Oprah’s interview with Prince Harry and the Duchess of Sussex Meghan Markle clearly demonstrates what happens when a family narrative starts to break. A prominent next-generation family member marries outside the “establishment”. Soon, the values underpinning the whole family are questioned. Relationships fracture between siblings and with parents. The Royal Family’s central story – which has lasted for centuries – suddenly seems very shaky.
Most families don’t have anything like that level of scrutiny or history, but a shared narrative is still the thing that holds them together. A strong story increases the chances of future success. A weak or vague story heightens the risks to wealth and unity.
Families can derive great meaning from their stories. They can forge trust with one another – and across generations – by exploring their shared history. They can find purpose in the present by building on their collective experiences in the past while also clarifying their vision for their future. When they don’t, factions can develop and create great chasms within and across generations.
This situation exists because families tend to get bigger and more complex over time. New members arrive by marriage and birth, and differing opinions and even competing values and priorities can develop. Successful families tend to amass greater wealth and assets over time too. Thus, stewardship of the family’s estate gets more complicated and new structures like family offices and family foundations are created to preserve and manage the family’s assets.
The Family Charter (or “Family Constitution”) is often used as a written guide to help family members navigate this complexity. The Charter acts as a statement of the family’s heritage, culture, hopes, and aspirations for the future. The Charter usually details the following principles for governing the family:
- Mission & Values – What are the family’s long-term objectives, and what do they consider to be most important with regards to communication, familial relationships, etc.?
- Ownership – How is the family’s wealth to be managed from generation to generation? Can the family business be sold – even in some small portion – to outside investors or key executives? Are there other assets that must be maintained and passed on to future generations?
- Employment – Are family members required to work in the family business/office? If so, what roles will they play, and what are the requirements for joining the family’s enterprise – like going to college or gaining outside work experience?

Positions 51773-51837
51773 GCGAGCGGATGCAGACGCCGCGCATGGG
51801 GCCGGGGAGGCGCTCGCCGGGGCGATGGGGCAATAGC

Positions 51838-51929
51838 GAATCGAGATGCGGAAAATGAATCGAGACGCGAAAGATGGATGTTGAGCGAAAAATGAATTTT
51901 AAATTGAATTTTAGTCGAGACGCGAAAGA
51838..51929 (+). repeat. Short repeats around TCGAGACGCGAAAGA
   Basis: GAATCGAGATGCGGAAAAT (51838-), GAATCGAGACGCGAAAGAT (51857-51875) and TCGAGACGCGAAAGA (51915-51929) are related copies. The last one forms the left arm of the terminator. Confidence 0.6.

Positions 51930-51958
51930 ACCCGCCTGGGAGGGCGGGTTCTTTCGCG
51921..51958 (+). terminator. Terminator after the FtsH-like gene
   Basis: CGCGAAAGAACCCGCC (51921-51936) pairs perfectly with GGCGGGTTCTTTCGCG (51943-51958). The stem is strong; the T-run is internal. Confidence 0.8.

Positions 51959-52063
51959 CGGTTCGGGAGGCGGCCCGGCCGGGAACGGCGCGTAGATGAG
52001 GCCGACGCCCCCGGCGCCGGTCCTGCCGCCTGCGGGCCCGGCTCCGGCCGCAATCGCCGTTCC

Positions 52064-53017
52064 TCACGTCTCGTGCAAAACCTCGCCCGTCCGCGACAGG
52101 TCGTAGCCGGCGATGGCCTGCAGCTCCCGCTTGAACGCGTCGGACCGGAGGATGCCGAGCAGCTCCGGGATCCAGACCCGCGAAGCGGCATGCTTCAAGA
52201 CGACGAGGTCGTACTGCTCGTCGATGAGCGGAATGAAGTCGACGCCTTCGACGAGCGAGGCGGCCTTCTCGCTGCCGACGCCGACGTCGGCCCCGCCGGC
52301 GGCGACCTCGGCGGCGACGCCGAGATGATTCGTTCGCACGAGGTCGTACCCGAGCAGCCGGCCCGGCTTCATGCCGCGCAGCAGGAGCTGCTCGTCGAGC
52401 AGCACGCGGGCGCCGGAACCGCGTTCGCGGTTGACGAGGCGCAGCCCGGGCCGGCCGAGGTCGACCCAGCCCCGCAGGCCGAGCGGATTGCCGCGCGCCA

- Compensation – How are family members to be compensated for their work in the family enterprise? What about any “inactive members” who might not have formal roles but serve on the Board or Family Council?
- Leadership & Succession – How does the family make significant decisions? Have you established a Board or Family Council? And what are your expectations for and commitments to grooming the next generation of family leaders?
For more on Family Charters, please read one of my past articles Is It a Family or a Business? The danger with these traditional Family Charters, though, is that they may not capture the family’s real story.
Stories are scientifically proven and have been used throughout history to motivate and unify, to bring people together, to inspire and inform. Successful multi-generation families tend to have clear and powerful stories that connect past generations with generations in the present and future. From an early age, children are raised in these families to understand their family’s history. They are told stories about what their elders did and why they acted in certain ways. Family storytelling is the age-old way values and wisdom are transmitted, celebrated, and renewed.
With a keen focus on a family’s assets and business ventures, traditional Family Charters can easily become empty documents, neither lived nor cherished. Many Family Charters simply gather dust or are forgotten on someone’s hard drive, only to be pulled out at times of conflict or during a decision-making stalemate. Younger family members especially struggle to find an emotional connection to the Charter, which can be written in rather dry and formal legal language.
To more fully engage family members in their legacy planning and create even stronger bonds to one another, we propose an upgrade. We’ll call this new approach “Family Charter 2.0” and believe the key element missing in traditional charters has been the family narrative. A narrative is the family’s core story and details the family’s –
- History: Meaning from the past
- Purpose: Motivation in the present
- Vision: Intended destination for the future
This new Family Charter 2.0 emerges from a positive and collaborative process of capturing, developing, and celebrating the family narrative. Without a clear narrative, values often become spray-on principles of convenience rather than foundational concepts rooted in deep truth. Only through this exploration and search for meaning from past stories can we reveal the family’s true values and guiding principles.